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TitleOverdominant epistatic loci are the primary genetic basis of inbreeding depression and heterosis in rice. I. Biomass and grain yield
Authors Li, Z. K.; Luo, L. J.; Mei, H. W.; Wang, D. L.; Shu, Q. Y.; Tabien, R.; Zhong, D. B.; Ying, C. S.; Stansel, J. W.; Khush, G. S.; Paterson, A. H.
Year2001
Taxonrice
PDFoverdominant_epi1.pdf
PublicationGenetics 158: 1737-1753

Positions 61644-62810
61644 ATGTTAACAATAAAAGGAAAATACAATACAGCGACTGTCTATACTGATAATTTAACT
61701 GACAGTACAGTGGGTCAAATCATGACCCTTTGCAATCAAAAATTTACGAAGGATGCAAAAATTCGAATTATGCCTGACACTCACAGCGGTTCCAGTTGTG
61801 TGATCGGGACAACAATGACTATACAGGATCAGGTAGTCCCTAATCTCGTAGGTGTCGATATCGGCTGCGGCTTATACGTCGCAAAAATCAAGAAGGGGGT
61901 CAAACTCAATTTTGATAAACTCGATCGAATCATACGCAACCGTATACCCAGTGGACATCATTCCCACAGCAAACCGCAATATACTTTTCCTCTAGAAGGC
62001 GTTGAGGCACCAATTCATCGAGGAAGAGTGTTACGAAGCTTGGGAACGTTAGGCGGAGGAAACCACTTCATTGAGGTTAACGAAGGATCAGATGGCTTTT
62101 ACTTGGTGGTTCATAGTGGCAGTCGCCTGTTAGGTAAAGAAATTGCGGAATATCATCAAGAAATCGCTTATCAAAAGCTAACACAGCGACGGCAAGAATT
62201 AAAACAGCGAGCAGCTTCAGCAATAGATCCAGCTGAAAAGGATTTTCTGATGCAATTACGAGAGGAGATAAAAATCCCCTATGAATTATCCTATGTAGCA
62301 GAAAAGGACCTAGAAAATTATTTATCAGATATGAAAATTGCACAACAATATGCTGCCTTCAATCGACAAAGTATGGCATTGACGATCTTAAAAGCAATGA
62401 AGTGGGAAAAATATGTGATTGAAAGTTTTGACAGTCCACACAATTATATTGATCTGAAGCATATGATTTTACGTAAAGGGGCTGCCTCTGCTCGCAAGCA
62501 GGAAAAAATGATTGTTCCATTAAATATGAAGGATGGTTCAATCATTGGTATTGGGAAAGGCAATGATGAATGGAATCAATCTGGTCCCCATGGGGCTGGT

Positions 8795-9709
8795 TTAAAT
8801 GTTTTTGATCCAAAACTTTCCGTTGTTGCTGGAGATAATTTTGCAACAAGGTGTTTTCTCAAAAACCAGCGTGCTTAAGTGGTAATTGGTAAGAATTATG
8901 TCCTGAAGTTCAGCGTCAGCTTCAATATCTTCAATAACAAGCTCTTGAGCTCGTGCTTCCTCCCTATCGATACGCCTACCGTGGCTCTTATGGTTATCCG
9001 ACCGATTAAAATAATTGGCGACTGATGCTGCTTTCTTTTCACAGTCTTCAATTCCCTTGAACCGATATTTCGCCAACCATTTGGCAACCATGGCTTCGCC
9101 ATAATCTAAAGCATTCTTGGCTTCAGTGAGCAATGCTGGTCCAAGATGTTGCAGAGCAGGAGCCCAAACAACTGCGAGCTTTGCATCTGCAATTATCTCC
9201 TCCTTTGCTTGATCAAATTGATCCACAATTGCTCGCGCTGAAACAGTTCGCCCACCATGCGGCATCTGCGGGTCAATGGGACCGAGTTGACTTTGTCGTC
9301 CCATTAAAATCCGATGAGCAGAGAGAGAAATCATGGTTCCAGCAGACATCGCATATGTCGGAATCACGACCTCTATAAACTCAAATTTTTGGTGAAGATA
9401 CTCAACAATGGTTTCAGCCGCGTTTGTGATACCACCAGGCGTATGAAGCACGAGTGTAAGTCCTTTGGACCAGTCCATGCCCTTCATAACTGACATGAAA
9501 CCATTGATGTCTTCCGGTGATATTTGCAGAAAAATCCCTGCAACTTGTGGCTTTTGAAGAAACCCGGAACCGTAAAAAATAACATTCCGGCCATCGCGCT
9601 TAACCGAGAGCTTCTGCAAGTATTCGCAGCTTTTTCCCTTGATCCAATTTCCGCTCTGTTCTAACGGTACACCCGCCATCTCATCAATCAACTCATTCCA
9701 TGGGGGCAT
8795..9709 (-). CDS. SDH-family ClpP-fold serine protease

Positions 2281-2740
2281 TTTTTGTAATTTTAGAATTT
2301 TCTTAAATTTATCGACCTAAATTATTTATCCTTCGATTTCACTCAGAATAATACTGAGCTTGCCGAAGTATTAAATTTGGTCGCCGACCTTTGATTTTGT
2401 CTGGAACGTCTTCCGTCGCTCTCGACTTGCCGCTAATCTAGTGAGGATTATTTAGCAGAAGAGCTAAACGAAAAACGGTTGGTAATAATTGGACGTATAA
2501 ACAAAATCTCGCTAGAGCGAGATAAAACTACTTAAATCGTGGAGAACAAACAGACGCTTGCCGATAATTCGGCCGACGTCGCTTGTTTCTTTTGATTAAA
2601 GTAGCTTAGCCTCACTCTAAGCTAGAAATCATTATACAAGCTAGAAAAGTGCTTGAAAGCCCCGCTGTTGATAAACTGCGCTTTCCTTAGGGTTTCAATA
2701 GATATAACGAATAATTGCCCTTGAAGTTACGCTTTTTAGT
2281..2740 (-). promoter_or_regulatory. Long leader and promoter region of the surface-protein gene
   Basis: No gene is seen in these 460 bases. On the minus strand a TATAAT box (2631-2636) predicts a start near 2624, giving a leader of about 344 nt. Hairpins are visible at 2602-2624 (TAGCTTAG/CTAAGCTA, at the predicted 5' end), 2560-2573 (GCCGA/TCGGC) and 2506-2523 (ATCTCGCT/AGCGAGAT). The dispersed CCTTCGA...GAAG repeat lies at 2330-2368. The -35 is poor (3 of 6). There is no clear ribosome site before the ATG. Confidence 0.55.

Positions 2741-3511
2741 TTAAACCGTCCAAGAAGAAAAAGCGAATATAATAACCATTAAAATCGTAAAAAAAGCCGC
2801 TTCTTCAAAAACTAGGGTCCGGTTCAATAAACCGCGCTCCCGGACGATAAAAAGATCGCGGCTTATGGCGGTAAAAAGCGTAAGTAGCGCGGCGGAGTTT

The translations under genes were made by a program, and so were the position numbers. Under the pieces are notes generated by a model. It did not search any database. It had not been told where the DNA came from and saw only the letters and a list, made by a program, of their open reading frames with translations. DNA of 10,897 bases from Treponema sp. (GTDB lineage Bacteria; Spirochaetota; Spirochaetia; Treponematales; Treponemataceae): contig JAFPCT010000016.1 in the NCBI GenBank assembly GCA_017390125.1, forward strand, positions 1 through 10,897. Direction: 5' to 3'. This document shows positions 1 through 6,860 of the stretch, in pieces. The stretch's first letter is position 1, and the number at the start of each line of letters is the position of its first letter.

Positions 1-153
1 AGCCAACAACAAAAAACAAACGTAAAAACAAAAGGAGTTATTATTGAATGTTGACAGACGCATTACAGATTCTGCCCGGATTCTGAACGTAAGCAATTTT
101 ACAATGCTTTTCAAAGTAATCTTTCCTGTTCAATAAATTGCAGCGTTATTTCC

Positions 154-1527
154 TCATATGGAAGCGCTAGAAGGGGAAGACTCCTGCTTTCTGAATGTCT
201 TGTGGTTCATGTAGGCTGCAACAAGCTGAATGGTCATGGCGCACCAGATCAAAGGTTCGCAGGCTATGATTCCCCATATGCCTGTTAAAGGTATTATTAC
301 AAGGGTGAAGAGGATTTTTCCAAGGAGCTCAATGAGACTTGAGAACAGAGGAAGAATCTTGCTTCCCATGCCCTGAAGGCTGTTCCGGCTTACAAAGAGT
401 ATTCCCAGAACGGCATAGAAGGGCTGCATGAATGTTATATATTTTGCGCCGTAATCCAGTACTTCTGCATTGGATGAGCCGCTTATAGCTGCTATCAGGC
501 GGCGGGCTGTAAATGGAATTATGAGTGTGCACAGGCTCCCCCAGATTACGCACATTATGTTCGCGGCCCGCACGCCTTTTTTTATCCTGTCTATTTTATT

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AbstractTo understand the genetic basis of inbreeding depression and heterosis in rice, main-effect and epistatic QTL associated with inbreeding depression and heterosis for grain yield and biomass in five related rice mapping populations were investigated using a complete RFLP linkage map of 182 markers, replicated phenotyping experiments, and the mixed model approach. The mapping populations included 254 F-m recombinant inbred lines derived from a cross between Lemont (japonica) and Teqing (indica) and two BC and two testcross hybrid populations derived from crosses between the RILs and their parents plus two testers (Zhong 413 and IR64). For both BY and GY, there was significant inbreeding depression detected in the RI population and a high level of heterosis in each of the BG and testcross hybrid populations. The mean performance of the BC or testcross hybrids was largely determined by their heterosis measurements. The hybrid breakdown (part of inbreeding depression) values of individual RILs were negatively associated with the heterosis measurements of their BC or testcross hybrids, indicating the partial genetic overlap of genes causing hybrid breakdown and heterosis in rice. A large number of epistatic QTL pairs and a few main-effect QTL were identified, which were responsible for > 65% of the phenotypic variation of BY and GY in each of the populations with the former explaining a much greater portion of the variation. Two conclusions concerning the loci associated with inbreeding depression and heterosis in rice were reached from our results. First, most QTL associated with inbreeding depression and heterosis in rice appeared to be involved in epistasis. Second, most (similar to 90%) QTL contributing to heterosis appeared to be overdominant. These observations tend to implicate epistasis and overdominance, rather than dominance, as the major genetic basis of heterosis in rice. The implications of our results in rice evolution and improvement are discussed.

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